This is a great editor. It is almost a universal standard amongst all UNIX systems. Its rare that you can telnet to a machine, and not find vi sitting waiting to please. Its a small program (it isn't a 20 meg install like another text editor I know), loads instantly, and allows the user instant access to any functionality that they could possibly want out of a text editor.
Granted Emacs undisputibly has more functionality, and scriptibility, etc. But really, one would expect this of a text editor which has its own lisp interpreter (for crying out loud). Which I don't mean to bash, because I'm sure its great.
There is a good reason why vi uses "cryptic" keys to do things, like the "hjkl" keys acting as the arrow keys, or "$" acting as the "End" button, and "^" as the "Home" button. This is because, all terminals aren't created equal, so when you telnet to a remote system, you may or may not have use of your arrow keys. If this is the case then using pico, or some other editor that uses arrow keys, will cause you no end of grief. But I'll bet you $4 that the keys "hjkl" will still work. As will all the other vi commands.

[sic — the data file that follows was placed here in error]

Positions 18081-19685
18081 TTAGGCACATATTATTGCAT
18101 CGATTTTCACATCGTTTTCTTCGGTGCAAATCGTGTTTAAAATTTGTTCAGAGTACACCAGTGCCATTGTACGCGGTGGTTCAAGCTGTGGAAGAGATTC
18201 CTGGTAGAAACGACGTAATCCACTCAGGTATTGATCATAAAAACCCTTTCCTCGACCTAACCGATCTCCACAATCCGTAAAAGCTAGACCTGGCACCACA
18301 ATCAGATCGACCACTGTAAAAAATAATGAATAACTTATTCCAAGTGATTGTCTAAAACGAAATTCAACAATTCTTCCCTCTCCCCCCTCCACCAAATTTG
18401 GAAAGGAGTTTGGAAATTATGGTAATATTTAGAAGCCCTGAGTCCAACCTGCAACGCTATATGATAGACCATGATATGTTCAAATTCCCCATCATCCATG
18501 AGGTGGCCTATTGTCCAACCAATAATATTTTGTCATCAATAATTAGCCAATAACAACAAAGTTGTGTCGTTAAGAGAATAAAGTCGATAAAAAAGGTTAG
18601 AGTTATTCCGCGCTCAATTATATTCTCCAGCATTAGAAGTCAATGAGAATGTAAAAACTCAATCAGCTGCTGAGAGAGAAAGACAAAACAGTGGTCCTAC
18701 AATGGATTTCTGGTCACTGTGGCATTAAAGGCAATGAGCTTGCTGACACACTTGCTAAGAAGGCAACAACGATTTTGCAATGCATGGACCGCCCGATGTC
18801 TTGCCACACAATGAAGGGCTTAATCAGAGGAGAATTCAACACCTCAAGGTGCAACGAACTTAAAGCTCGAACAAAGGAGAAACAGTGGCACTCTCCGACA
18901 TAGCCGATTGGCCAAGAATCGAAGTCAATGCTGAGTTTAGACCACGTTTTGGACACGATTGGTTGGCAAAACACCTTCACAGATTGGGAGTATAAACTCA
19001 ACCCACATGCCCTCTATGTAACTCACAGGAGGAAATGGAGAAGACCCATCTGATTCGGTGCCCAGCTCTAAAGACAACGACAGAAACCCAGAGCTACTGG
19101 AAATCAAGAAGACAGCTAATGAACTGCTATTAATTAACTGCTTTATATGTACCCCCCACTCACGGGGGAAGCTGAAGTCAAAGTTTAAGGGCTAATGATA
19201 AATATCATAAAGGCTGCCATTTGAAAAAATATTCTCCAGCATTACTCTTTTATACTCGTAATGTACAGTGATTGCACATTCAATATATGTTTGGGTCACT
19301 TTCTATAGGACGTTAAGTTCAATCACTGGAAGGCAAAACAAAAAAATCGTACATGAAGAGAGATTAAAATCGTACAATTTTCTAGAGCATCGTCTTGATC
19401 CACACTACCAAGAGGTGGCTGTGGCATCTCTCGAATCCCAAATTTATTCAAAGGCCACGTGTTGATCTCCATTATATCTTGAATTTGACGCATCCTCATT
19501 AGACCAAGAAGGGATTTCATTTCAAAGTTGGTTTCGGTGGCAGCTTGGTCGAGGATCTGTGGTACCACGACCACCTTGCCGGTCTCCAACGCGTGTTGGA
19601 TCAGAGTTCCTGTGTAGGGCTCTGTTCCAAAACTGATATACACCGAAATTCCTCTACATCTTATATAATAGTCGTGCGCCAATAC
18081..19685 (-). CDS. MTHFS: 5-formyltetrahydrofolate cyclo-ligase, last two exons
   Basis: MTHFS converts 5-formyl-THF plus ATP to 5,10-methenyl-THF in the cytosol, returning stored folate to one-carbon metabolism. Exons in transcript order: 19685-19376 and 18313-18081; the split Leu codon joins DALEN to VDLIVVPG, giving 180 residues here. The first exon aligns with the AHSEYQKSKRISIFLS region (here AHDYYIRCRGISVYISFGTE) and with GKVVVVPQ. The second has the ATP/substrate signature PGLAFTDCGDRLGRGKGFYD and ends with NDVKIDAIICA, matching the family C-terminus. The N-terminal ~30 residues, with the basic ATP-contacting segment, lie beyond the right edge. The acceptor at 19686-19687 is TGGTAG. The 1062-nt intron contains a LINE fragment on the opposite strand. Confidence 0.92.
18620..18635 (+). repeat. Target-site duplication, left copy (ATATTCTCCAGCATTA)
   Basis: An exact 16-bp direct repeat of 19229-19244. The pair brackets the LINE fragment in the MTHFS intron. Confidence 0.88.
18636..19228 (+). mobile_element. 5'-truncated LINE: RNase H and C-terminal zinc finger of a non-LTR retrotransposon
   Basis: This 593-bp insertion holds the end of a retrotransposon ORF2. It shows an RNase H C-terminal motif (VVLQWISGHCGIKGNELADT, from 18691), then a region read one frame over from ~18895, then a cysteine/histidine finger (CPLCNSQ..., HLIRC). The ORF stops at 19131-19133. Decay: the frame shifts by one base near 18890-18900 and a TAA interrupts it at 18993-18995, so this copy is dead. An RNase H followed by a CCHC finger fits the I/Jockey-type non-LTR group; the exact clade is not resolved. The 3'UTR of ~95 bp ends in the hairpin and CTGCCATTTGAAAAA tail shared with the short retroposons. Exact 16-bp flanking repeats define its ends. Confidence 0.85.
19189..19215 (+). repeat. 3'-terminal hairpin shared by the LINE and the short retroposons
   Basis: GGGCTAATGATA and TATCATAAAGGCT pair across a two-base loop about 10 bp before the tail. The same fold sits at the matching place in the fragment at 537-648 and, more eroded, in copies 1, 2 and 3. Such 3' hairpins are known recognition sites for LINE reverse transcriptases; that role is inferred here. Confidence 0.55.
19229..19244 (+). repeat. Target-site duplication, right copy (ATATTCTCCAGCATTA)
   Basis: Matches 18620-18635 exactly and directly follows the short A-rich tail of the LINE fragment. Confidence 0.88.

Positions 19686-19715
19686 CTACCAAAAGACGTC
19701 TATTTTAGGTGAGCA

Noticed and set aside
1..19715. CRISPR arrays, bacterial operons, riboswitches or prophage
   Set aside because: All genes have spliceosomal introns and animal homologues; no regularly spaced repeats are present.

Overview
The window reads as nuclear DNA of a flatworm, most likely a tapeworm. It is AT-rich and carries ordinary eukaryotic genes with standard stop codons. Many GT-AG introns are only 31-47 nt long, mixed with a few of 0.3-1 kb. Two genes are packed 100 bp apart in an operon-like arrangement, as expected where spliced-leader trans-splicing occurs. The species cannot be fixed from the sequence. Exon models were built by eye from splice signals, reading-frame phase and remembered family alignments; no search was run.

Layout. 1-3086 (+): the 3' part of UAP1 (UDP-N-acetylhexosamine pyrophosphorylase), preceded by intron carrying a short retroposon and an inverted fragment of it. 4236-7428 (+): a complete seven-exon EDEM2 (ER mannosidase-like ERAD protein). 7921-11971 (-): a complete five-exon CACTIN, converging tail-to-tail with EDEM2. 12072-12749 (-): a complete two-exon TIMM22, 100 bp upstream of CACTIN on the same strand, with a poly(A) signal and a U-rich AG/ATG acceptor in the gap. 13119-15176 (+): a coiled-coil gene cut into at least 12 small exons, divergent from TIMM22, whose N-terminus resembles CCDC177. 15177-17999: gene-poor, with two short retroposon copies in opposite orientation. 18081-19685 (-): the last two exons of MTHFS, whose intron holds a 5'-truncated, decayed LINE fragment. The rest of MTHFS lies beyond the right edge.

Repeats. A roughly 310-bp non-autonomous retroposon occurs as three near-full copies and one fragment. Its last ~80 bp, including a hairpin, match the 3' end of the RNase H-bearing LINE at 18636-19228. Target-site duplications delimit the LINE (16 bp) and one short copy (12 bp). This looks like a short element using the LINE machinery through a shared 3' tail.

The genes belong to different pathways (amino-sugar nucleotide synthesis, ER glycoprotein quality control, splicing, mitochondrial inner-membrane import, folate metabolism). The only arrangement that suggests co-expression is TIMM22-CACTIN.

Also, you can have people who have yet to learn vi watch you do simple things in vi (which are imposible in many editors) and they will inevitably scream "Good gravity! This man is a Jedi!" to which I think the proper response should be "Yes my son, a vi Jedi."
People who don't know how to use vi often don't want to learn it because of the learning curve. But really, if you're a programmer, then you learn languages in a night, and methodologies in a week, your whole friggin existance is learning new technologies and tools. So learning vi is really a very small task that is worth the effort.
Don't let people who are wroght with cognitive dissonance and who bash vi because they don't want to learn it, talk you out of using it. Its a skill UNIX users/admins need to have.